Palestinian children in Rafah

Palestinians, including children, collect remaining belongings from the rubble of destroyed houses after Israeli attacks on Rafah, Gaza on May 1, 2024.

(Photo: Abed Rahim Khatib/Anadolu via Getty Images)

57 House Dems Call On Biden to Prevent Israeli Assault on Rafah

"An offensive invasion into Rafah by Israel in the upcoming days is wholly unacceptable."

Dozens of U.S. House Democrats on Wednesday joined Congresswomen Pramila Jayapal and Madeleine Dean in pressuring President Joe Biden to prevent a full-scale Israeli assault on Rafah, a city in the southern Gaza Strip that's now full of over a million displaced Palestinians.

"We write with urgency to say: an offensive invasion into Rafah by Israel in the upcoming days is wholly unacceptable," states the letter from Jayapal (D-Wash.), Dean (D-Pa.), and 55 other members of Congress. "We welcome your administration's efforts to dissuade the Israeli government from this military operation, which would deepen both the humanitarian catastrophe for people in Gaza and the strategic challenges that regional and global stakeholders face in this conflict."

"We now urge you to enforce U.S. law and policy by withholding certain offensive weaponry or other military support that can be used for an assault on Rafah, including the offensive weaponry and aid already signed into law," the letter continues.

The Democrats highlighted how Israel's retaliation for the Hamas-led October 7 attack has impacted the city:

Rafah has become one of the most overcrowded places in the world. With shelters too full and insufficient, many families now live on the streets. The collapsed health infrastructure, in addition to sewage overflow and the scarcity of food, water, and medicine, has accelerated the onset of severe malnutrition and the spread of communicable diseases. Acute food insecurity is endemic in Rafah, even as the international community circulates credible reports that famine is setting in elsewhere in Gaza—all as a result of six months of military operations that you have described as "indiscriminate." In addition, we know in fact that Israeli strikes on Rafah have already occurred, including one on April 20th that killed 18 people, including 14 children.

Across the Gaza Strip, Israeli forces have killed 34,568 people and wounded another 77,765—mostly women and children—while leaving thousands more missing in the rubble of bombed buildings, including homes, hospitals, schools, and mosques.

Biden has resisted mounting global pressure to limit or fully cut off military aid to Israel, which the International Court of Justice in January concluded is "plausibly" committing genocide against Palestinians in Gaza. That case is ongoing.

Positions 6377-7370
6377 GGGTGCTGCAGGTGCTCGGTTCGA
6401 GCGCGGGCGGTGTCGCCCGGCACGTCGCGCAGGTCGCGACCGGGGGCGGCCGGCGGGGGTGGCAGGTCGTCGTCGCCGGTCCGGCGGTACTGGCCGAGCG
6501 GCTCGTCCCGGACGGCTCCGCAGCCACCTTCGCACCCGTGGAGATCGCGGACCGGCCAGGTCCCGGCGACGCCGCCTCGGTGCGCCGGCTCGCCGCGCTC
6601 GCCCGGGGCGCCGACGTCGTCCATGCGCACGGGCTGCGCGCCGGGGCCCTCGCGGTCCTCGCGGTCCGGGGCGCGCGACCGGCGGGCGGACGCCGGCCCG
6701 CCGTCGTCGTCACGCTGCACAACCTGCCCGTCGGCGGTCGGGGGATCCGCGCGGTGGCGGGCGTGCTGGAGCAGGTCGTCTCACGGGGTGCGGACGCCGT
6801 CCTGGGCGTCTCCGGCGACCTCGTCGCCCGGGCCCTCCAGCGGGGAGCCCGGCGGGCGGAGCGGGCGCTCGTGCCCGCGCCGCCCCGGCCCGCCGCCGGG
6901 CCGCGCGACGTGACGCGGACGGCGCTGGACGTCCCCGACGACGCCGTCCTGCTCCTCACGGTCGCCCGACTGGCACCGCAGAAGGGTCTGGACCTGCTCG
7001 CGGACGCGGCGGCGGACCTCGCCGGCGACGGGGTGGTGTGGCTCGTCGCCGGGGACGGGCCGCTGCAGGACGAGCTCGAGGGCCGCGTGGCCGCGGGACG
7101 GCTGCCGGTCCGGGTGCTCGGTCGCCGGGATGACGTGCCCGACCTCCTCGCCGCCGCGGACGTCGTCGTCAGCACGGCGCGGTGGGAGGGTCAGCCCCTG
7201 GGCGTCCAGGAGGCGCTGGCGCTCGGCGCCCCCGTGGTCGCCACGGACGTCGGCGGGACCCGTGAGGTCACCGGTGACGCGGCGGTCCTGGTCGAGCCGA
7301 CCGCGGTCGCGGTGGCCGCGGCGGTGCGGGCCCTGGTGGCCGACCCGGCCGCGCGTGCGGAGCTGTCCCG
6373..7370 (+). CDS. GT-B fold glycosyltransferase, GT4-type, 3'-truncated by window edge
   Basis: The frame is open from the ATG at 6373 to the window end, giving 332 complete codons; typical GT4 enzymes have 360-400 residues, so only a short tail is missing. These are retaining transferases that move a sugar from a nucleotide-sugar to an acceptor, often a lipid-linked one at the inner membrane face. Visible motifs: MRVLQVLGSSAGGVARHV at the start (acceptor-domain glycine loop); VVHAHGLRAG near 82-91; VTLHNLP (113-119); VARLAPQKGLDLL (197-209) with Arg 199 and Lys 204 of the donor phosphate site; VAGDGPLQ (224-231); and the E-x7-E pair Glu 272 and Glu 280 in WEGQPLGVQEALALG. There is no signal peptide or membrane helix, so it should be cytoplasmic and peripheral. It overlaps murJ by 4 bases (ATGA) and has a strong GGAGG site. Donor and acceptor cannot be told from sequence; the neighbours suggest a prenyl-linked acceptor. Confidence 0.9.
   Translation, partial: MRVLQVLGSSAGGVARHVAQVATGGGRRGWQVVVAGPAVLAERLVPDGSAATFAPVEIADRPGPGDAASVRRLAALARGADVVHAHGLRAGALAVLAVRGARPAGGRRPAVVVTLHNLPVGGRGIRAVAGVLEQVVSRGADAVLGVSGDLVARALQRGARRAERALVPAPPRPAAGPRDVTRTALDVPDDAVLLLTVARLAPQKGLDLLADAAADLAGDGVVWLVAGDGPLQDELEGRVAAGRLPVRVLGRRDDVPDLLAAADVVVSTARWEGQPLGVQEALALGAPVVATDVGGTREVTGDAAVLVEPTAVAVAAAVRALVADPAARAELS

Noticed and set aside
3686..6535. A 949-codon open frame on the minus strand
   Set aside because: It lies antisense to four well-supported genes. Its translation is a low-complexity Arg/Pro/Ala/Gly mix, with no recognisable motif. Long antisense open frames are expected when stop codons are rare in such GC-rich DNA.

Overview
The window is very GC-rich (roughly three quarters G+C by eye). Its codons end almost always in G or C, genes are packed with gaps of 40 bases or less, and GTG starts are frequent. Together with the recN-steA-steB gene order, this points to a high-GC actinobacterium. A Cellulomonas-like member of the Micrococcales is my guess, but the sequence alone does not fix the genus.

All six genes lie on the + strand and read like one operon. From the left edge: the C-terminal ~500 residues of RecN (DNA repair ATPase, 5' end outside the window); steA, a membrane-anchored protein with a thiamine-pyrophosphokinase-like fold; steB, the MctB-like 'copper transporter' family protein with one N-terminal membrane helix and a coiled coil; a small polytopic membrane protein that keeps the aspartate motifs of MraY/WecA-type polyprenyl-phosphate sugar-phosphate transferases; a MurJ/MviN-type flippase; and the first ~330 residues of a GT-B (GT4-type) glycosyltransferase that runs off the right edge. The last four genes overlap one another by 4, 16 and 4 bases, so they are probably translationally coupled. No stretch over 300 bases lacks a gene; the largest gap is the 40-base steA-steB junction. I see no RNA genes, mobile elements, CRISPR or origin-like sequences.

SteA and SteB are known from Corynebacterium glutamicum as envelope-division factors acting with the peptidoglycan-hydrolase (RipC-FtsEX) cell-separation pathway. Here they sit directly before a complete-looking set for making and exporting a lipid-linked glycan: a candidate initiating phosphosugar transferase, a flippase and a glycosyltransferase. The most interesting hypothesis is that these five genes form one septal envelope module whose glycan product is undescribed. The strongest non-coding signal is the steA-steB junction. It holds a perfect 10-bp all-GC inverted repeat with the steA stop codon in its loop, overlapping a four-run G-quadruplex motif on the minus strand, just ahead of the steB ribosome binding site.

"In addition to the catastrophic civilian toll—and risk to as many as 130 hostages, including as many as six or more Americans—an offensive in Rafah would ultimately undermine the Israeli and U.S. governments' strategic interests," the Democrats argued. "Israeli and U.S. military bases in the region have recently been the targets of repeated drone and missile attacks—a dangerous indication of how unstable the Middle East has become as a result of the Gaza war."

"An Israeli offensive in Rafah risks the start of yet another escalatory spiral, immediately putting the region back on the brink of a broader war that neither Israel nor the United States can afford," they warned. Along with calling on the president to withhold aid to Israel to protect civilians in Rafah, the lawmakers urged Biden to keep working "toward achieving a lasting cease-fire that will bring hostages home and build a path toward safety and security for all."

They also said that "it is of the utmost importance that both Hamas and Israel immediately come to the table with the international community for a mutually agreed ceasefire deal that can secure the safe return of hostages, full resumption of humanitarian aid, and the space for a negotiated, long-term peace in the region."

The letter comes a week after Biden signed a foreign aid package that included $26 billion for Israel and passed both chambers of Congress with bipartisan support. Jayapal and three dozen other Democrats opposed the Israel Security Supplemental Appropriations Act, which ultimately passed.

In a joint statement last month, the Washington Democrat and 18 of her colleagues said that "our votes against H.R. 8034 are votes against supplying more offensive weapons that could result in more killings of civilians in Rafah and elsewhere."

Israeli Prime Minister "Benjamin Netanyahu appears willing to sacrifice the hostages while inflicting extraordinary suffering on the people of Gaza. He is willing to expand this conflict to preserve his power at the expense of Israel's safety," they continued, noting concerns about an invasion of Rafah. "When faced with the question of whether to provide offensive aid to further this conflict, we believe there is a moral imperative to find another path."

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